Millions of users’ data has been exposed and Facebook is facing a backlash. When trust is everything, this is an example of how not to handle a crisis.
Questions around data use and the responsibilities of corporations are continuing to swirl following reports over the weekend that the private information from 50 million Facebook users was improperly harvested. The allegations relate to data firm Cambridge Analytica which worked on the Trump campaign two years ago.
“We exploited Facebook to harvest millions of people’s profiles. And built models to exploit what we knew about them and target their inner demons,” Christopher Wylie, a former employee at Cambridge Analytica who helped the company obtain user data, told The Guardian. “That was the basis that the entire company was built on.”
CEO of Facebook, Mark Zuckerberg, has yet to comment on the allegations, however attempts to firefight by Facebook executives has backfired, leading to more outrage. Facebook executive Andrew Bosworth tweeted: “This was unequivocally not a data breach. People chose to share their data with third party apps and if those third party apps did not follow the data agreements with us/users it is a violation. no systems were infiltrated, no passwords or information were stolen and hacked.”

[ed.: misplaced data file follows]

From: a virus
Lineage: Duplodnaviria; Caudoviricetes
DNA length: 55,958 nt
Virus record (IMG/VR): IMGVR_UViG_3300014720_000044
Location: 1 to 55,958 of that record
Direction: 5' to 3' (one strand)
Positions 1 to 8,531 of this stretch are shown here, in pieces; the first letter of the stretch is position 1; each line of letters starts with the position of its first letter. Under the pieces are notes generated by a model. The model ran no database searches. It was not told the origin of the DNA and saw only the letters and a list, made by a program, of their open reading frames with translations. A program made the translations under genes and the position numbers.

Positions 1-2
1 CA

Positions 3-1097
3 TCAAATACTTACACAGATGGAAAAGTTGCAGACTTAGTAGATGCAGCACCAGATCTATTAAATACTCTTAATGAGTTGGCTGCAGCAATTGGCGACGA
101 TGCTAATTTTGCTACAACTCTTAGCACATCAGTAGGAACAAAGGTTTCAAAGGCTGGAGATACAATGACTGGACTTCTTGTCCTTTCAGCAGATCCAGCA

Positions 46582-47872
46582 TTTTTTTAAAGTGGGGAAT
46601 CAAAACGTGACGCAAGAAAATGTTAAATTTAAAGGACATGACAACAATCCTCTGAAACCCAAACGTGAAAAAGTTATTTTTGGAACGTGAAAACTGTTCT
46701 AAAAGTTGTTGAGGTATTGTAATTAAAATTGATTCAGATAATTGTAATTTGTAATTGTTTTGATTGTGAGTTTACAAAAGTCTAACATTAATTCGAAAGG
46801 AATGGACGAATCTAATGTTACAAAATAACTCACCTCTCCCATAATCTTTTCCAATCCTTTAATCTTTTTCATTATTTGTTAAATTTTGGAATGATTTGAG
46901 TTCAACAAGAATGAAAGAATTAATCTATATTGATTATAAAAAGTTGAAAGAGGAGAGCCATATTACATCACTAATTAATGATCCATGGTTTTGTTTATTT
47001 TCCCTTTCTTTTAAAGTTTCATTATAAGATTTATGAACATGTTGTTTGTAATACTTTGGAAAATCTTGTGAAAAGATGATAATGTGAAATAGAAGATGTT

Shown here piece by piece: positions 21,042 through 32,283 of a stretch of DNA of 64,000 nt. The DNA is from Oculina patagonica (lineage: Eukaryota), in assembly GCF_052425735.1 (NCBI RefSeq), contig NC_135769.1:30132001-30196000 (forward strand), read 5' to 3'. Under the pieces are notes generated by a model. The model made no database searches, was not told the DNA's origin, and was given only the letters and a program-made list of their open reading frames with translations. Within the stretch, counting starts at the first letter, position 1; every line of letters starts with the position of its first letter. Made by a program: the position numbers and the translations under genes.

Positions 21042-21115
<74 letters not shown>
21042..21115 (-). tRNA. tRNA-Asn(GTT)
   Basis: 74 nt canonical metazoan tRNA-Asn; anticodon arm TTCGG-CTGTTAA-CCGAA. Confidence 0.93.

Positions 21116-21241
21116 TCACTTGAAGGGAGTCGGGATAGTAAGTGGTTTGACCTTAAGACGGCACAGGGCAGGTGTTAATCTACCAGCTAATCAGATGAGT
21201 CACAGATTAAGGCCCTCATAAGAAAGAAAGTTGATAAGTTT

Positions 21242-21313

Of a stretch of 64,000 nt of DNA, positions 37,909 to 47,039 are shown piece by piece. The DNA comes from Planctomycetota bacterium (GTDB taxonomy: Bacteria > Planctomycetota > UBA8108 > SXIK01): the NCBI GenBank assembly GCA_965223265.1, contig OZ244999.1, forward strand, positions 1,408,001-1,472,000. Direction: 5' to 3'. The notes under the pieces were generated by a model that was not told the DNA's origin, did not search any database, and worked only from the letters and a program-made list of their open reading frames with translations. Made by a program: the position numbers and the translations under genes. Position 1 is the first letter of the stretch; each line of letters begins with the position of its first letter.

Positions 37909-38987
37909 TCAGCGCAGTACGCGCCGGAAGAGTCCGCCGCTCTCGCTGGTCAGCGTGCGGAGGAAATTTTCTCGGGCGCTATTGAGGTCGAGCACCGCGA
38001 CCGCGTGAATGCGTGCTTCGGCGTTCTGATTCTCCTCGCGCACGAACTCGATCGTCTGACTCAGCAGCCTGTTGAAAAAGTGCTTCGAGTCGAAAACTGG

The definition of “breach” seems moot at this point, the issue being that Facebook users feel exploited: “You can’t and shouldn’t trust the platform. Its purpose is to exploit users; it cannot make money unless it does so,” tweeted one user. Many responses to Bosworth’s comments echo the same sentiment.
Given the number of apps that use Facebook for data, after this latest breach-that-wasn’t-a-breach, users may now be far more hesitant to share personal information. In an age where consumer trust is everything online, this is a lesson to companies of all sizes.
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